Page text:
Behind Closed Doors: Decision-Making Processes in “Communist” China


Trying to paint a clear picture of decision making in authoritarian regimes is no easy task. In the case of China, the challenge posed is particularly hard, as the largest Asian county is a party-state system, where the boundaries between these two bodies tend to blur. At the same time, the growing importance of the world 2nd largest economy stimulates a great number of observers to investigate the enigmatic processes taking place behind closed doors, in the corridors tread by policy makers in Beijing.

National level decision making in China is controlled by the leading organs of the party-state, most prominently by the 7-men Standing Committee of the Politburo. In an imperfect analogy, it’s possible to think about this body as corresponding to a Council of Ministers in a parliamentary democracy. At lower levels, the entire process from policy formulation to its implementation, is influenced by a complex web of informal relationship, based on personal acquaintances and confidential exchanges rather than on any form of official membership in specific state bodies.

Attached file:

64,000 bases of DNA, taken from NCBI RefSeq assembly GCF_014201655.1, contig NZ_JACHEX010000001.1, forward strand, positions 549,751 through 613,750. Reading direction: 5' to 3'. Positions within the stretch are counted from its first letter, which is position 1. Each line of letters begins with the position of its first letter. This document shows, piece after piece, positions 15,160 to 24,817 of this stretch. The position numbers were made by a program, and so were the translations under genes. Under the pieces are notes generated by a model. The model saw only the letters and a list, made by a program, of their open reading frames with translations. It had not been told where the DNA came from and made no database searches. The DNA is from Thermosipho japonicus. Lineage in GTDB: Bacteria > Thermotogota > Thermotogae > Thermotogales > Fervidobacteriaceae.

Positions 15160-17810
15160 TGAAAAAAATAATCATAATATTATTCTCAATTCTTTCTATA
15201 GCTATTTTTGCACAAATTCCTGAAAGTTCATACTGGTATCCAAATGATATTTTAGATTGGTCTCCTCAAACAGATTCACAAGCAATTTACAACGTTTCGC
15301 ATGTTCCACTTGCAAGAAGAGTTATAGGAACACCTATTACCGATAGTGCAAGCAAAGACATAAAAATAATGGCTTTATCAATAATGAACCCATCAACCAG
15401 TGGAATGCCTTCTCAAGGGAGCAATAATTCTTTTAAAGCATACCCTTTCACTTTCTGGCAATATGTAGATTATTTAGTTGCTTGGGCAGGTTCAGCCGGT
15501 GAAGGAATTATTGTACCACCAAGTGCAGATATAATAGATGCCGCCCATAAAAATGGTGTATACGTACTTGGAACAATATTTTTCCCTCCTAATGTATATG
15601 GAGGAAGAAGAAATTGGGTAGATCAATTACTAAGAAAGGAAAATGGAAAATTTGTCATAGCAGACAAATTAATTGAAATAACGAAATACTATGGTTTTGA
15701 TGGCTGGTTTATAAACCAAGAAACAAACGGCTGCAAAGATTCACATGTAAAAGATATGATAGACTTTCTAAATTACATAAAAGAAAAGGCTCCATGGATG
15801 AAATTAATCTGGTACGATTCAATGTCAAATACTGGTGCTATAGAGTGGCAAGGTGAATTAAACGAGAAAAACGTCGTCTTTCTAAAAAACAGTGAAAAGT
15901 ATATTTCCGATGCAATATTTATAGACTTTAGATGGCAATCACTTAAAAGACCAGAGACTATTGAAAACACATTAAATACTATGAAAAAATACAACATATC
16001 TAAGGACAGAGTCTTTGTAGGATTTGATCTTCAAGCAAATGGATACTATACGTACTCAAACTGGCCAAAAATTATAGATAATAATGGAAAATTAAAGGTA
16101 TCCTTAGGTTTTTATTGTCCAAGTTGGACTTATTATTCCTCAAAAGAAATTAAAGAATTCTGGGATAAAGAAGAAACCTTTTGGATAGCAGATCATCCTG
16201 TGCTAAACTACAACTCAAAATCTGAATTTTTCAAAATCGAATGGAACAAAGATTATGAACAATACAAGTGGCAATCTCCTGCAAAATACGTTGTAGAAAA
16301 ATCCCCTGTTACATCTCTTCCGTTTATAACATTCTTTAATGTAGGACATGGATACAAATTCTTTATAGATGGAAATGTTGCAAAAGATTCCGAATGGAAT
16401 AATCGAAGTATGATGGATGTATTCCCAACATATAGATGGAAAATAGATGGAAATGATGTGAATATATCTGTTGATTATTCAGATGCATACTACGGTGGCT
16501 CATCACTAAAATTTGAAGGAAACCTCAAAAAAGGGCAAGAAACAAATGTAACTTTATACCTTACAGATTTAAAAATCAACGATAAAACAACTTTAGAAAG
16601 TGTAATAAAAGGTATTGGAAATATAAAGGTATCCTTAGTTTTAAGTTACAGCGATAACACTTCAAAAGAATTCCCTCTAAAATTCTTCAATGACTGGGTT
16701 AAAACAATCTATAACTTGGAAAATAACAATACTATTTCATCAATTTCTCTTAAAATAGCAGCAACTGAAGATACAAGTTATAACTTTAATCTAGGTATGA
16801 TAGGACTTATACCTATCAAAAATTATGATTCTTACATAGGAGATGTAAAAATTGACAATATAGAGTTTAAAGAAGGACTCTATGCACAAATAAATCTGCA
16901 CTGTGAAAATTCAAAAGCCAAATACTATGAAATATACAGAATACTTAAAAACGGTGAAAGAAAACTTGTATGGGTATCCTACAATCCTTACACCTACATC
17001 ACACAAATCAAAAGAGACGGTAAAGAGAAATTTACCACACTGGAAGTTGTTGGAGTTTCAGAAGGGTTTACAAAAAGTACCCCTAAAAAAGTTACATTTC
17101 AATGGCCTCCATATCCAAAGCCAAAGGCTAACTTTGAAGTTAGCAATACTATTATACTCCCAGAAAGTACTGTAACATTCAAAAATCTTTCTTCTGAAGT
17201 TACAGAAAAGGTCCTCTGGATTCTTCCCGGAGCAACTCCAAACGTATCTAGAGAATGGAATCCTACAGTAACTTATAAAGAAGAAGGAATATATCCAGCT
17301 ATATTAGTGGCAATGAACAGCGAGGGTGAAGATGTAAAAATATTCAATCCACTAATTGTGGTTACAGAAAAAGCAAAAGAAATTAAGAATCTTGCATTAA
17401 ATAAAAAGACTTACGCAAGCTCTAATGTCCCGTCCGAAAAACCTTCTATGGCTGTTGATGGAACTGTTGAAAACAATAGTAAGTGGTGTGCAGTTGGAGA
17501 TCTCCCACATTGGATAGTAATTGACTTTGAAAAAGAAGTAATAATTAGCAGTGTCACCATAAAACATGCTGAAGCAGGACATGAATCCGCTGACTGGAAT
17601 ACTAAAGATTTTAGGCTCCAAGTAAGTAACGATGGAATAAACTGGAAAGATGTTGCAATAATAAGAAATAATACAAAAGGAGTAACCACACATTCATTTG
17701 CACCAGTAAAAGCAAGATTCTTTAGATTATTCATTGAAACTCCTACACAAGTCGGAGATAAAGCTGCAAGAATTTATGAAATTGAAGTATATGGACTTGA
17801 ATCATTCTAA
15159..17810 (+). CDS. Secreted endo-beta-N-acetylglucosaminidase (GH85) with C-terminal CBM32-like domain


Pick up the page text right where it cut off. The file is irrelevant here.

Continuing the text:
The key approach to policy making followed in the middle kingdom is the so-called “Decentralized Experimentation”. This idea was explored in depth by Sebastian Heilmann, one of the savviest observers of China, on whose works much of this analysis will be based. He argues that it is a method in which central policy-makers encourage local officials to try out new ways of problem-solving and then feed the local experiences back into national policy formulation.

This technique allows local cadres to experiment, on a village or city level, with their own approaches, while ultimate control over implementation on a large scale steadily rests with top-level decision makers. In some sense, the decentralized approach in a highly hierarchical system, might appear counterintuitive or even illogical. However, it stems from historical realities and it is one of the reasons that allowed China to open up to the world, while preserving political stability. Such an endeavour, once initiated in the Soviet Union, led to its collapse. The political authority of the center is maintained, even with a degree of autonomy at the lower levels, as local official are allowed to figure out innovative policy instruments geared towards a specific goal, and don’t have a say in the overall policy objectives.